We rarely feature stories from Oman because, unlike in Kuwait and the UAE, the issues facing migrant workers receive little domestic coverage. It is not unsurprising, then, that one of the few pieces pertaining to migrant workers focuses primarily on employer issues. This article published by the Oman Observer employs the ever-popular narrative of “employer victimization,” which as a whole works to overshadow the significantly more acute struggles of migrant workers.
The article is characterized by the same arguments as its predecessors; the author makes a few cursory mentions of employer abuse and its role in the “absconding phenomenon. ” But he abruptly shifts to the real heart of his grievances: the alleged exploitation of employers by recruitment agencies and conspiring maids. His article is tailored as an appeal for an immediate government resolution, exclusive of corresponding regulations for sponsors.
As in most cases, the author-employer’s claims appear unconvincingly dramatized. This author latches on to the prevailing accusations of conspiracy between recruitment agencies and domestic workers, but offers little concrete evidence: He states,
We can assume that there was a previous deal between the offices and the housemaids because they provide them with phone numbers in order to arrange for absconding after the warrantee period is over in a few months time.
The keyword is assume, the only form of support the author’s increasingly entangled argument rests upon. He goes on to state that maids seek illegal employment once they've successfully bamboozled an unsuspecting employer. But why would a domestic worker chose to remain in a Gulf country illegally - and thus without the law's meager protections - if he or she has already secured legal employment? Why would a migrant to choose to almost certainly work for less money and in worse conditions by virtue of their undocumented status? Especially if he or she could purportedly enjoy better conditions by simply remaining with the intended employer?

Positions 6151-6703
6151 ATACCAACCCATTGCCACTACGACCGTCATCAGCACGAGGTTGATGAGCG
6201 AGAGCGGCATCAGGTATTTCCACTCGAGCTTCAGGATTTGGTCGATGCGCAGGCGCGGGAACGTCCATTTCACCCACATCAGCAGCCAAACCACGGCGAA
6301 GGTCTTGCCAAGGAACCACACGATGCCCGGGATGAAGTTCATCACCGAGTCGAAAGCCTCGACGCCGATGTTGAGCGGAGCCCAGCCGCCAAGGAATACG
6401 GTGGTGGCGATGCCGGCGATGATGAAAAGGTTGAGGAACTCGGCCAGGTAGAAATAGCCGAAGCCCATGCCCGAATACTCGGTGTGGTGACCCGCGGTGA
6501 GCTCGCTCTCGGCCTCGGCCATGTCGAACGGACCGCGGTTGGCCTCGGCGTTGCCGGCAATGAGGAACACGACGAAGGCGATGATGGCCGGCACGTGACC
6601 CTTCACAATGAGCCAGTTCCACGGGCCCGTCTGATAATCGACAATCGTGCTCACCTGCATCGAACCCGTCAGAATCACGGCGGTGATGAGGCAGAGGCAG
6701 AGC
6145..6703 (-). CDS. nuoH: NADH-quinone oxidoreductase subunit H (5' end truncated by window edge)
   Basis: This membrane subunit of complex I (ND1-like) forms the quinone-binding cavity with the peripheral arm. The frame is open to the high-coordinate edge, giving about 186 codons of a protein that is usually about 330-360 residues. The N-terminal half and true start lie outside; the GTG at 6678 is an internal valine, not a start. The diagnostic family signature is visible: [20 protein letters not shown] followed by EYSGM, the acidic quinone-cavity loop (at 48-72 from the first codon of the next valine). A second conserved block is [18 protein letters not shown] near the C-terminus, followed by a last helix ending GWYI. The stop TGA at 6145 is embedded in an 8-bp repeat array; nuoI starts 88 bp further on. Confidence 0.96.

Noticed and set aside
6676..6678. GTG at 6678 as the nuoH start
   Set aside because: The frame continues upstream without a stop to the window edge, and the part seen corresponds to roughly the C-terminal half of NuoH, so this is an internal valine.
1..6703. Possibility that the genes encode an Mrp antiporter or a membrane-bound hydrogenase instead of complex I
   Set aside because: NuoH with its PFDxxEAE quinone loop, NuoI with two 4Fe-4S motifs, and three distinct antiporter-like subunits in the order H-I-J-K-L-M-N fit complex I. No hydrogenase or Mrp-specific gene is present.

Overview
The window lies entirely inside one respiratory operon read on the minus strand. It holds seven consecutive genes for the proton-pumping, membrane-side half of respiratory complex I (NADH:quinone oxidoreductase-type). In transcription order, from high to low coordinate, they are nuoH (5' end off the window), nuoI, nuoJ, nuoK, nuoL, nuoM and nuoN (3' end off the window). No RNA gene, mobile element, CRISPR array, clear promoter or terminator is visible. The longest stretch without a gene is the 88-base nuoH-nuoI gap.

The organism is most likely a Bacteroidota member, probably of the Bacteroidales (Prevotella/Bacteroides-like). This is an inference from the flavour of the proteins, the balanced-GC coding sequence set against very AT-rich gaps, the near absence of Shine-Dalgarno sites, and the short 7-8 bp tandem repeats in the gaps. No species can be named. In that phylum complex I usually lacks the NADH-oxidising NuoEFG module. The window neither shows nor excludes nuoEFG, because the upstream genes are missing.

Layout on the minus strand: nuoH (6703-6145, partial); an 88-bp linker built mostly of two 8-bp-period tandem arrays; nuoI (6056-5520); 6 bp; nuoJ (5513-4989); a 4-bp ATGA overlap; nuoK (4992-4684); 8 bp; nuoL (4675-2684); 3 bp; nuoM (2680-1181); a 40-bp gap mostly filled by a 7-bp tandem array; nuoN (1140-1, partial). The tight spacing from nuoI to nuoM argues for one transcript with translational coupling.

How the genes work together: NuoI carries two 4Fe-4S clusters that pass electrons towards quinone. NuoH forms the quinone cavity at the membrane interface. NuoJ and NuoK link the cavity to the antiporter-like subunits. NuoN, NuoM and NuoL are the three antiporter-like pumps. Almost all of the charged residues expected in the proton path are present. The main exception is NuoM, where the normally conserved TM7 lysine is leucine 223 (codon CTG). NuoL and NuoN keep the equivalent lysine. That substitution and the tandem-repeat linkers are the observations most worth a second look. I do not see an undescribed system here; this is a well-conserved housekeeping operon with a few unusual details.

"Absconding" workers are rarely the scheming thieves employers make them out to be. Rather, they are almost exclusively runaway workers who flee abuse, and who face deportation among other severe penalties. They may leave without word because the sponsorship system allows them few options to terminate employment or even redress grievances.
Furthermore, this article makes no mention of the fact that maids themselves are frequently the victims of recruitment agency fraud. John Monterona, Mideast coordinator of Migrante International, states that
Sending-countries as well as rights groups have documented the chronic exploitation of prospective migrant workers by recruitment agencies, which begins in the home-country and continues months into employment. Agencies often charge unnecessarily excessive fees, impose unfair repayment schemes, and misrepresent employment opportunities. Domestic workers are even more vulnerable to recruitment agencies that appear to corroborate with employers.
In this interview, a recruitment agent confirms that employers are sometimes advised to underpay maids. Employers also knowingly use illegal recruitment agencies that either financially exploit workers or traffic them into the country. This allows both parties to bypass the Gulf’s modest labor regulations.
Such slanted articles not only endure apathy towards employer abuse, but furthermore justify employer misconduct; Domestic workers are rendered dangerous figures, and employers are essentially implored to “defend” themselves by violating migrants’ basic rights. Employers consider confiscating passports, forbidding cellphone use, and denying time off as necessary to ensure their maids do not have the means to abscond. These draconian measures - the denial of a maids personal freedoms and labor rights - are explicitly defended by the author.
Perhaps such lamentations could be more persuasive if the authors called for a comprehensive overhaul of the abusive sponsorship system or for enshrining any legal rights for domestic workers. But their pieces are almost exclusively concerned with the deficiencies in the law that affect employers; it is not the inherently unjust system that is at issue, but rather that these failed policies can potentially render them the victims of exploitation.